Me: Writing as a process. As a writer myself, I seem to be more productive in certain surroundings, with certain music, etc. Can you speak to the specifics of yours?
MJ: Yeah, I'll go like 3 days, 5 days, 8 days, without seeing anyone. I'll lock myself in this apartment, I'll write on the walls, I'll write on myself,...
Me: Yeah I saw that at the Cedar show, you had written on your arm some line like "Life is a ghost?" I was like, what are you Eddie Vedder? (all laugh)
SC: Yeah, "Pro choice ‘92!"
MJ: I guess I get into a mode. You're a writer you may understand this… I'm a very social person. I really like interacting with other people, tend to enjoy being around other people, always a lot of ideas running through my head. I think for writing, I'll deprive myself of that, and I guess I'm so....I dunno, angst-ridden by it, that I have to write it down. The writing or the song writing becomes the only way I can express myself. Where I would naturally communicate to a friend at a cocktail party or whatever, I can only do through a song. And you get into a mode where you haven't seen anyone in 2-3 days and you're just sitting there by yourself...it's usually in the middle of the night, sitting with a guitar, and everyone else is asleep…and you're awake, trying to write about something you feel pretty strongly… Sometimes it's for an audience, it's because you want this girl to hear how you felt and just be moved by it because you want...
SC: (interjects) Or not...
MJ: Yeah in your case (laughs), and you just spent all this time working on it because you want her to have heard it and been moved by it and be like, fuck he was awake at 3 in the morning writing that music, feeling that about me. And other times, it feels like there's just no one, like no one in the world that's awake but you, and you're sitting there in your hovel of an apartment, and your books on the wall, and no one's around, and you're like fuck it, I'm gonna talk to the void.
SC: Well, if I can ask a follow-up question, do you feel like when you go back to it later, that moment of purity, do you feel like it was worth getting there or was it like what the fuck was I thinking, I was so out of sorts...
MJ: (interjects) Always worth it. My best moments are always those moments where you come back and this thing was written...and….really, truly it's not like you wrote it, it's like you wrote it down. You're just this desperate, pathetic, fucking, mongroling little thing who just wanted this one moment to be right. And you don't care what you're accused of, you don't care how you look the next morning, you don't care what sort of person you come off being, you don't care what judgments other people are gonna make about you…you just put yourself out there because you believe that people are gonna get it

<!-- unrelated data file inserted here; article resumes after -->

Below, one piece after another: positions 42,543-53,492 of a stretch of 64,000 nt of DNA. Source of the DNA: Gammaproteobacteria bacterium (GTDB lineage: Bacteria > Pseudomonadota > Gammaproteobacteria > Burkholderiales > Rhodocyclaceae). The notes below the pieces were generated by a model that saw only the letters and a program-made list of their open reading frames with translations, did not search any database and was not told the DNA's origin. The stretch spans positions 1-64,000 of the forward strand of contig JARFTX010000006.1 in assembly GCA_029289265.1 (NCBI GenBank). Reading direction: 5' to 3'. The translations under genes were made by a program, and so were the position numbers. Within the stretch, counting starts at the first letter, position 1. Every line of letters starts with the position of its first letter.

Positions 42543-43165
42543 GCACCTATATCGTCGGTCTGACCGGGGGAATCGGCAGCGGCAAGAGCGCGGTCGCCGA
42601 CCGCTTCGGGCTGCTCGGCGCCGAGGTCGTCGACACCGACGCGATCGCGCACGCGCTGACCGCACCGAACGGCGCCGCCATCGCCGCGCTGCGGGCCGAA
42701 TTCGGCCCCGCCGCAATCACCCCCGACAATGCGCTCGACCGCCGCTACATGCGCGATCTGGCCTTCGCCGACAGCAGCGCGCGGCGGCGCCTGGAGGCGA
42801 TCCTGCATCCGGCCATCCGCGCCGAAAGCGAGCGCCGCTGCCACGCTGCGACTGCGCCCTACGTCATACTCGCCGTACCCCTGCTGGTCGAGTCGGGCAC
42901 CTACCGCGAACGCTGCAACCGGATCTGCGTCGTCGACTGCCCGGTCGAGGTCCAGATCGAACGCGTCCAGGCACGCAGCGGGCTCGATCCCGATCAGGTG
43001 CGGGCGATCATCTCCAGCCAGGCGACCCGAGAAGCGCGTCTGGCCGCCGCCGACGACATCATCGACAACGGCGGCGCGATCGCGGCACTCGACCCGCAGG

Me: Well yeah but that's if you put it forward [and others hear or read it].

(Mikel gets called away for a phone call. Steven continues…)

SC: You're not really writing as much as it is channeling. It's like it's something in your mind that already exists, and you're just trying as smart and as fast as possible to get it down. I feel that a lot of those really memorable hit songs, the writers describe them as writing them that way. It comes down in a flash and you know this part has to happen, and that part has to happen, and when you're done, you almost don't believe you put it together. I've talked to Mikel about this, I feel like songwriters feel that way when they put together a really, really good tight song that people can relate to...You stand back and go "Did I just write that? That has to have existed before"….But it didn't and you feel like you're channeling at some point.
Me: I read about that, where Keith Richards wrote the riff to “Satisfaction”--he'd woken up in the middle of the night and happened to put this thing down, then woke up the next morning going "Where the hell did this thing come from?"
SC: Yeah right? And then, I feel at least, you almost feel like you don't deserve credit for it...like that couldn't have come just from me, I probably stole it from somewhere. (laughs)
Me: So you're a writer too?
SC: Yeah, I was working on a novel, I still sort of am. Mikel and I, we had sort of bonded in San Francisco because I'm a little bit younger than him and I was trying to find people to help me out in my writing career. So a friend introduced us and we sort of bonded late night over bands and whatever. And it's strange to me that playing music never came up. I was surprised when I found out that he played as much guitar as I did. So before, the basis of our relationship was so literary that we hadn't had to talk about that other element. I dunno...I guess neither of us wanted to be boastful about the fact that we could play music, because who are we, we're just some writers... But that's how Mikel and I became friends. But we didn't become really, really great friends until we started this band together, and saw each other at our best and our worst.

Outside of music, I do a lot of writing and editing as well.
Me: Now did you do this [writing] in undergrad?
SC: Yeah, I did it in undergrad and grad. I write a lot of articles and used to write about music as well. I write a lot about film now. You get to a point where you don't know how to write about music anymore. It's weird because once you start playing music you can't write [about it], it's a tradeoff. So I started writing more about film and at some point, I had some really, really good ideas about fiction, I was always more comfortable with non-fiction. Fiction always seemed to be very indulgent and I wasn't sure if I could pull it off. But after awhile I just started wanting to write really, really fun stuff. Mikel and I differ in that, Mikel's writing is more heart wrenching and very serious, and it's very depressing a lot of the time. I tend to gravitate more to the Seinfeld school of thought where you can poke fun at anything. So that's kind of where I came from.